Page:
Stoneham is a rare treat – a distinctive parkland laid out on either side of a large valley by Willie Park Jr. Park, twice the Open champion in the late 19th century, in 1887 and 1889 to be precise, did not put his name to many courses but to give an idea of his pedigree, two of the others are Sunningdale Old and Huntercombe. He did a fine job at Stoneham on what was and is a challenging site. The best designers, though, make a virtue from such difficulties and the result is a course that features several memorable holes.
Recent renovation work has given this Southampton course a much-needed makeover and the result is like reacquainting oneself with an old friend.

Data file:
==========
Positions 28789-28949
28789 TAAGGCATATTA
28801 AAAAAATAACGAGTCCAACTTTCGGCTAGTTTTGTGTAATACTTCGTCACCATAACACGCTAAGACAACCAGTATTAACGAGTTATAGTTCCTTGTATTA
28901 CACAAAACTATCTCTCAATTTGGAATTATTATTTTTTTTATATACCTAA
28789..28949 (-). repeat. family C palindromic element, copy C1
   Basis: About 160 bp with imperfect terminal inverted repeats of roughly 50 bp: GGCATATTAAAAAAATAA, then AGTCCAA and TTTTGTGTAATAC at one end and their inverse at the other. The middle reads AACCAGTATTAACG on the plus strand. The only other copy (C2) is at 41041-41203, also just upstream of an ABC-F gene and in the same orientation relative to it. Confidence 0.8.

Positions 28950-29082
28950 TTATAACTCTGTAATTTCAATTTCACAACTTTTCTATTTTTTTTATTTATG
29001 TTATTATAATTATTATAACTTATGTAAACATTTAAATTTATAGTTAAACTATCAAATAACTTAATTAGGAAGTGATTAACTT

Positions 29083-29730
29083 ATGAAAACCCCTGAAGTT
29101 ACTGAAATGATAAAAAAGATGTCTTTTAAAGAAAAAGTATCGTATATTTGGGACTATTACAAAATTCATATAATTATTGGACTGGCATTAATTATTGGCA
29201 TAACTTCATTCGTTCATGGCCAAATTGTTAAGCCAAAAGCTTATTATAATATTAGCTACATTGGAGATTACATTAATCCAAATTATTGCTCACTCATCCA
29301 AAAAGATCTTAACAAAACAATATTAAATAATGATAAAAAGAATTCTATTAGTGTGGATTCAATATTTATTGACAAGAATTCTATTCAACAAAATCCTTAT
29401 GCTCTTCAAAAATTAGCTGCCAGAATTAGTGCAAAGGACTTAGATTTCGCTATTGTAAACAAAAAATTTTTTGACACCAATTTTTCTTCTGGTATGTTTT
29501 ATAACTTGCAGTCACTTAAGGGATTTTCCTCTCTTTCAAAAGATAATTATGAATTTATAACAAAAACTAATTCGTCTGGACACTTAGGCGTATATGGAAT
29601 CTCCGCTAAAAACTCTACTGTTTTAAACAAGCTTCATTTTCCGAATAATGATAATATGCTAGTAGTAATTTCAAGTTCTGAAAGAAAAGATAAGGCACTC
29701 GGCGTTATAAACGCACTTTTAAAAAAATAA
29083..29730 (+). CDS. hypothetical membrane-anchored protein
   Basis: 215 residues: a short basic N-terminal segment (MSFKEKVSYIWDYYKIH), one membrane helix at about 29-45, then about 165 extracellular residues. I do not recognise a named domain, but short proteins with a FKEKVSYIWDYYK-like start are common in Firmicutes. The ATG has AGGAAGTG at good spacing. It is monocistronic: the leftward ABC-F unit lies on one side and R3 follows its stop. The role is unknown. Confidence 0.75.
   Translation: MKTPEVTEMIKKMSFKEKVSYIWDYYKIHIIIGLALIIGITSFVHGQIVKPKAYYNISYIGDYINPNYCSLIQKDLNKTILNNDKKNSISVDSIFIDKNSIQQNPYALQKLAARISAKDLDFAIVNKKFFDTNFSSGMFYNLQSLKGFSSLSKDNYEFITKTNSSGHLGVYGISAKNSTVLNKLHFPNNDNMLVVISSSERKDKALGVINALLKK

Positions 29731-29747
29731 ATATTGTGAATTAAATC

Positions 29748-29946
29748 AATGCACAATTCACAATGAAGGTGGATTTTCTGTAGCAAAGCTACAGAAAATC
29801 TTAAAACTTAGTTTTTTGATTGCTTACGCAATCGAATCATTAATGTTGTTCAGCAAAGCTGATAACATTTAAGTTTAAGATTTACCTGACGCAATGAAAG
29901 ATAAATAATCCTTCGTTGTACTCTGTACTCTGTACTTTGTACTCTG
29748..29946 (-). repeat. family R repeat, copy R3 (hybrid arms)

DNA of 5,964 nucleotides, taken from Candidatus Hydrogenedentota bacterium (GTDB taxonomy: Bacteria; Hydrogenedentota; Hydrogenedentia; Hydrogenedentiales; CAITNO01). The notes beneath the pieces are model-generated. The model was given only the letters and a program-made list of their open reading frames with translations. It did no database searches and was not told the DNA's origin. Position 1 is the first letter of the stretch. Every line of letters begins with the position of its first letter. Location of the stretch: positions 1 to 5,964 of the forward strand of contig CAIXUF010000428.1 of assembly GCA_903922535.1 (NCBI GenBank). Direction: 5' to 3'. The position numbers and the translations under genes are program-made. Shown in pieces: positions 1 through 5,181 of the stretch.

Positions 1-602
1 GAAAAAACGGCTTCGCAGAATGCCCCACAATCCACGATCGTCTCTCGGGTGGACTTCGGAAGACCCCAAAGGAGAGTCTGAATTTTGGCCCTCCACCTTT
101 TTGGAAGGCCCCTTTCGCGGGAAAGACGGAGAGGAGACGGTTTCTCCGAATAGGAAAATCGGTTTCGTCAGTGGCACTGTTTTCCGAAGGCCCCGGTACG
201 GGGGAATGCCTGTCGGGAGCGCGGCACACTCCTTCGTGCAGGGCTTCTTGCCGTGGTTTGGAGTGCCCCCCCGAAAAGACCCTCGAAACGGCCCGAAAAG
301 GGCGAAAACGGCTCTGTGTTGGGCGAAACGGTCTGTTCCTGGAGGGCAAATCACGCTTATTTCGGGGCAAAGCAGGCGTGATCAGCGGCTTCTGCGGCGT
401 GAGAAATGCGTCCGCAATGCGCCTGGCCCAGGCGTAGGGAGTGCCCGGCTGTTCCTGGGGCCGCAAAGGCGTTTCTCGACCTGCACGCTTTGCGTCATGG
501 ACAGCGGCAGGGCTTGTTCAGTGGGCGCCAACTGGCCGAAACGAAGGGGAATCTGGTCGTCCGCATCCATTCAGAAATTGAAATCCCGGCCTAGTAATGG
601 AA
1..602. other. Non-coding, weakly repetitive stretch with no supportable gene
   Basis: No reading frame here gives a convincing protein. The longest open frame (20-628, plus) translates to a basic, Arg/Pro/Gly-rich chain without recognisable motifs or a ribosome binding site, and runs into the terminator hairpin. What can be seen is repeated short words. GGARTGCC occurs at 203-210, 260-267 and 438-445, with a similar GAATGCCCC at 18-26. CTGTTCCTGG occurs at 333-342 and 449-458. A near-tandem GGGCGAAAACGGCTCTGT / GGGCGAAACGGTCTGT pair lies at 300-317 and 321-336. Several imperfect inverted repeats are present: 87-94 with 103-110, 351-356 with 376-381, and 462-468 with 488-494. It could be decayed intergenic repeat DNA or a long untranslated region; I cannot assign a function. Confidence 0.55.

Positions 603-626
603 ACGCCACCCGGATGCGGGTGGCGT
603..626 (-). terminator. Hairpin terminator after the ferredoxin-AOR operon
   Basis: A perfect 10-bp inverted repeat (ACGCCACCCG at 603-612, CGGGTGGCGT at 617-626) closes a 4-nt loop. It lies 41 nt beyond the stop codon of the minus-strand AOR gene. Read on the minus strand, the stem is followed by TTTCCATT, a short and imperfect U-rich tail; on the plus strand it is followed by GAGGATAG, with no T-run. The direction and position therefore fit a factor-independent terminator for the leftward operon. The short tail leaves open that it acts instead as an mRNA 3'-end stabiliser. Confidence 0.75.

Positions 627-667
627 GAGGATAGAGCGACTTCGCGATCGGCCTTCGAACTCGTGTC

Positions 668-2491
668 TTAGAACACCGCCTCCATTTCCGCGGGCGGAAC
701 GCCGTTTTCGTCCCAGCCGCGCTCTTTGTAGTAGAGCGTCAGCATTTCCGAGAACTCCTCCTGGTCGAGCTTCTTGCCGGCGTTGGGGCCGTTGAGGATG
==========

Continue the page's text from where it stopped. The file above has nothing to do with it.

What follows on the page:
At a shade under 6,400 yards and a par of 72, Stoneham is of manageable proportions but the scorecard cannot hope to tell the full story on a course where most holes involve a change of elevation.
That said, the rises and falls of the land in what was formerly a deer park are never so dramatic as to cause genuine difficulty with the routing. There are several blind or semi-blind drives but they only add to the enjoyment, as is so often the case on well-designed courses.
One particular highlight is the short par-4 13th, where the line is unclear from the tee, and the green is very narrow. Nevertheless, it remains temptingly in range.
The last hole is a short par 5 that climbs up towards the clubhouse – the concept of tempering the length of the hole on account of the upwards gradient simple yet so effective. Any golfer with a passing interest into intelligent utility of terrain should visit Stoneham and enjoy its challenges.